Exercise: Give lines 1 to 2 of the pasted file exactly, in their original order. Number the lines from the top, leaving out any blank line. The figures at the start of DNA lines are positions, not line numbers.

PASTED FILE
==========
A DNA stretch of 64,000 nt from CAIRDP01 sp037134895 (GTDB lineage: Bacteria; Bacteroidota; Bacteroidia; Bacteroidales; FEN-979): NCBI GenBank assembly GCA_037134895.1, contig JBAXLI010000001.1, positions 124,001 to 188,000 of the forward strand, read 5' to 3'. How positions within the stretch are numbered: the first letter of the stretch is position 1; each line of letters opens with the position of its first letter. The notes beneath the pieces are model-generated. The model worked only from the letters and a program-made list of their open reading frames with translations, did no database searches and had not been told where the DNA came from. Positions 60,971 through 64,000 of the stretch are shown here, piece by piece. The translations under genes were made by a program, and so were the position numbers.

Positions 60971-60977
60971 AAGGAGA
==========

A DNA stretch of 64,000 nt from CAIRDP01 sp037134895 (GTDB lineage: Bacteria; Bacteroidota; Bacteroidia; Bacteroidales; FEN-979): NCBI GenBank assembly GCA_037134895.1, contig JBAXLI010000001.1, positions 124,001 to 188,000 of the forward strand, read 5' to 3'. How positions within the stretch are numbered: the first letter of the stretch is position 1; each line of letters opens with the position of its first letter. The notes beneath the pieces are model-generated. The model worked only from the letters and a program-made list of their open reading frames with translations, did no database searches and had not been told where the DNA came from. Positions 60,971 through 64,000 of the stretch are shown here, piece by piece. The translations under genes were made by a program, and so were the position numbers.

Positions 60971-60977